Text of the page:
This is because supply of mono-sorted high density PE (HDPE) and polypropylene (PP) waste bales is short in Europe. With a number of new packaging projects scheduled for 2022 – due to the ongoing sustainability pressure on fast moving consumer goods (FMCG) brands – mono-sorted HDPE and PP bales availability is expected to remain low throughout 2022.

Players have previously explored the use of mixed-plastic waste, although low yields and the complexity of sorting ultimately made these attempts uneconomical.

Sharp increases in single material bale prices across 2021, ongoing structural shortages, developments in sorting technologies, and firm R-HDPE and R-PP pellet values (which are at record highs in Europe) mean using mixed polyolefin waste as an input has become economically viable, particularly given that shortages are expected to last into the mid-term

This has resulted in pyrolysis-based chemical recyclers exploring new types of waste bales so as not to compete with mechanical recycling. In some cases, this has seen chemical recyclers explore the use of reject bales that contain a maximum of 0.5% PVC content that are currently commonly used by the refuse derived fuel (RDF) sector.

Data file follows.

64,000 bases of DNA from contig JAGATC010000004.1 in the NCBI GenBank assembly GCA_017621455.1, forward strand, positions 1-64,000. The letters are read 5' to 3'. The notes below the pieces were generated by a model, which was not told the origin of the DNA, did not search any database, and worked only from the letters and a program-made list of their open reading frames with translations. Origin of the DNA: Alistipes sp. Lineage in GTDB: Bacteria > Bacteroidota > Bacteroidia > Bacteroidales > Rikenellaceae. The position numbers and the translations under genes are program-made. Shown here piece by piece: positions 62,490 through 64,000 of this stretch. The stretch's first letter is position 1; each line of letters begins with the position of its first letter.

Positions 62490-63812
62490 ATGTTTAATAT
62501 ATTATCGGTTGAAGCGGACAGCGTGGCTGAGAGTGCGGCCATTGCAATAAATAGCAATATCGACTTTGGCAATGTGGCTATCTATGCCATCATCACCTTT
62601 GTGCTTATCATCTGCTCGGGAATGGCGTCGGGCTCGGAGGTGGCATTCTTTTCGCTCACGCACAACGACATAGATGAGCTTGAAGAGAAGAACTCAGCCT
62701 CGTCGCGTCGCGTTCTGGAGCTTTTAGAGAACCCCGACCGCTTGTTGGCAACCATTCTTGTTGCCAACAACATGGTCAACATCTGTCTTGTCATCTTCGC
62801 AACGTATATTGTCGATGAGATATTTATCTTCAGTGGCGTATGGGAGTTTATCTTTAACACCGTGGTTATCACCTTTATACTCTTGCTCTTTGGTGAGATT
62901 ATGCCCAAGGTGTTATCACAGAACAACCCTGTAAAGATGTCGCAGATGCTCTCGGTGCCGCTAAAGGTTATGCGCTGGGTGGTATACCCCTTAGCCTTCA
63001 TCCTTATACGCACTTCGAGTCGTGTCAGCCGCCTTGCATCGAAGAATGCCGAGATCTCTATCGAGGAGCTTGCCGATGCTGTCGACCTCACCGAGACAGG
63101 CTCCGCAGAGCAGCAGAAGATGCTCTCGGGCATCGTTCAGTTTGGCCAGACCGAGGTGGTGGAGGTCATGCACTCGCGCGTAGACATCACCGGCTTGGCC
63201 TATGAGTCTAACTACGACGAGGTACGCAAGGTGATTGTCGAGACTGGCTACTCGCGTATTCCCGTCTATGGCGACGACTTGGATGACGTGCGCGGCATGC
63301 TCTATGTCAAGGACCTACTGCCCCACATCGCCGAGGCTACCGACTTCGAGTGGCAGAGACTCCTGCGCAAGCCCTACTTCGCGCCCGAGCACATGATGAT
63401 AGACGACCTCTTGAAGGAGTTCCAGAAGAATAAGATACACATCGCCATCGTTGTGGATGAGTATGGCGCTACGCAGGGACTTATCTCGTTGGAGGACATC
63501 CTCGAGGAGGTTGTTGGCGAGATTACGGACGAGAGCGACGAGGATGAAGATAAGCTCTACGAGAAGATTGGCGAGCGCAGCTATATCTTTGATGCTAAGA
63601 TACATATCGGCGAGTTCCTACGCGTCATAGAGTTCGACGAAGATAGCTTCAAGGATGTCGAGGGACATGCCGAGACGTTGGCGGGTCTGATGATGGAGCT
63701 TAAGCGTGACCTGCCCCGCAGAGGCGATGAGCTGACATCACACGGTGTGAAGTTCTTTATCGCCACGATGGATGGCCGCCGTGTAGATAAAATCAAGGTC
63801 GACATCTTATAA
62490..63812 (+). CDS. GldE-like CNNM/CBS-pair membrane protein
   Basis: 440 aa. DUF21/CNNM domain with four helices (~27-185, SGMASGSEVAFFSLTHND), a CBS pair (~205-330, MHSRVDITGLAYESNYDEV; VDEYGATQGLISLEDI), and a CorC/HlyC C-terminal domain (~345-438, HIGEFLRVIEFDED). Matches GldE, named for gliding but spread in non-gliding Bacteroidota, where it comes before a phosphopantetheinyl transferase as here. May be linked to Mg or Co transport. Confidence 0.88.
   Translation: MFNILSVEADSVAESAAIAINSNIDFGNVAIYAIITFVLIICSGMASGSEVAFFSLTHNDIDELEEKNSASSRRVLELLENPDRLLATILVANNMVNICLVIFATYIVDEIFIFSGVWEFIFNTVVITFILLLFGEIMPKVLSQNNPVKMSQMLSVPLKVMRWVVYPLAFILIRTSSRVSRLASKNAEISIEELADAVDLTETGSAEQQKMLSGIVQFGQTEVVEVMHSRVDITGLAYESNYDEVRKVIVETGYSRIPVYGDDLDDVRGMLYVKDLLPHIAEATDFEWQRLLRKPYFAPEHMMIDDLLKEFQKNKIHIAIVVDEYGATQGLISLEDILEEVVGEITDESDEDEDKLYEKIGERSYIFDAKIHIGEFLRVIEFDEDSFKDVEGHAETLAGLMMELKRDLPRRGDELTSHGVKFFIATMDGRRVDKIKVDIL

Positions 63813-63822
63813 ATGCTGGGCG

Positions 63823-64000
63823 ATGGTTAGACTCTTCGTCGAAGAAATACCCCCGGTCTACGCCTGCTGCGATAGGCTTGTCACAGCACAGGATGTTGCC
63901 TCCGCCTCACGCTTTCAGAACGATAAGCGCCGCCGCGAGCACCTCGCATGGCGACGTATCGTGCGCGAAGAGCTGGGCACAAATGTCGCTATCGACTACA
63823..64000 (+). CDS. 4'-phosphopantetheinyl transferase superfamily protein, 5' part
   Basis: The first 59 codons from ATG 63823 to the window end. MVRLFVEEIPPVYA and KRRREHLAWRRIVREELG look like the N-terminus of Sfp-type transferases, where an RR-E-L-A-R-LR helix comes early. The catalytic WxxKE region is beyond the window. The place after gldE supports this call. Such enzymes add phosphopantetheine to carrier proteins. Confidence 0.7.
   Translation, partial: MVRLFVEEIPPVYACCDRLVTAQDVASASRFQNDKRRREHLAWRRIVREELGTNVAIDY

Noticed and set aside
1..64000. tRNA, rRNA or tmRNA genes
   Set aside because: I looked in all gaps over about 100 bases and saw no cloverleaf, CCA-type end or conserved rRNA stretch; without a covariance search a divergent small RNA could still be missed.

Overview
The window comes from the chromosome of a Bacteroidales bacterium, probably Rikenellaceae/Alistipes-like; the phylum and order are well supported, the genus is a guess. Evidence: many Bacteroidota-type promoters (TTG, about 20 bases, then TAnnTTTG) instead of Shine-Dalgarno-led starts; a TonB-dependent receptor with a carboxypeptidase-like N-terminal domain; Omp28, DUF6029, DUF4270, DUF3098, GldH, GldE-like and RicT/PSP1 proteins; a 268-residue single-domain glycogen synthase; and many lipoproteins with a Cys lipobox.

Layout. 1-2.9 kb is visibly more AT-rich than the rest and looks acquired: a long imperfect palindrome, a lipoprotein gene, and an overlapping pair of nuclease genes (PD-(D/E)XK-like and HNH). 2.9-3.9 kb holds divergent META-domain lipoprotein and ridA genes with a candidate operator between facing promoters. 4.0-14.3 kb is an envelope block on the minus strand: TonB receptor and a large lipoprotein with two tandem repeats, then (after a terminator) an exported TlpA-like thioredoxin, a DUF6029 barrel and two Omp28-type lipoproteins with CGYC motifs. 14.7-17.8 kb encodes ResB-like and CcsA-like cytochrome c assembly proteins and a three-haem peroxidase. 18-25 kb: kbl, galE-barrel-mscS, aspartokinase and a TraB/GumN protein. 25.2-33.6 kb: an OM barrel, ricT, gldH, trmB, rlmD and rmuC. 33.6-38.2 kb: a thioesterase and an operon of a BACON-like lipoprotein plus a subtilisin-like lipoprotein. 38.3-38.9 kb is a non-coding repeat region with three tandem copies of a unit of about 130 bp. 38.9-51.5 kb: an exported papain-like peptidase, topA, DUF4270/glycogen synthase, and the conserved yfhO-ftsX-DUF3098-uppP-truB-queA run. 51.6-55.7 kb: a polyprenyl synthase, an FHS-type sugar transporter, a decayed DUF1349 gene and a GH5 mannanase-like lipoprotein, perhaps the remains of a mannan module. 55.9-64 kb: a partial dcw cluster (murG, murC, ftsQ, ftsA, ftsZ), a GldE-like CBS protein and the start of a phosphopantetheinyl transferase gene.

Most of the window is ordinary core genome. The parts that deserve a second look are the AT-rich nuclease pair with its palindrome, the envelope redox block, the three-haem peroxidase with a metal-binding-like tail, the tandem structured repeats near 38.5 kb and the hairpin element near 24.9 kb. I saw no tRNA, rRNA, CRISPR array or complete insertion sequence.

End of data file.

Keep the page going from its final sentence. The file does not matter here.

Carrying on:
“We are integrating into the strong upstream players, not working against them, and the likes of Remondis, Corepla, they are happy to give us plastics that today are not used for anything but incineration… If today you try to use a feedstock that is usable for mechanical recycling you will face really high input cost and you will have trouble securing that. But that simply is not the case for Quantafuel,” Lach said.

Focus article by Mark Victory

ICIS is currently prototyping a mixed-plastic waste report, covering mixed-polyolefin, MRF reject, and PVC-free reject bale grades of mixed-plastic waste, along with wider supply and demand trends in the chemical and mechanical recycling markets. To find out more about the new report, or to receive a copy of the prototype, please contact Mark Victory at mark.victory@icis.com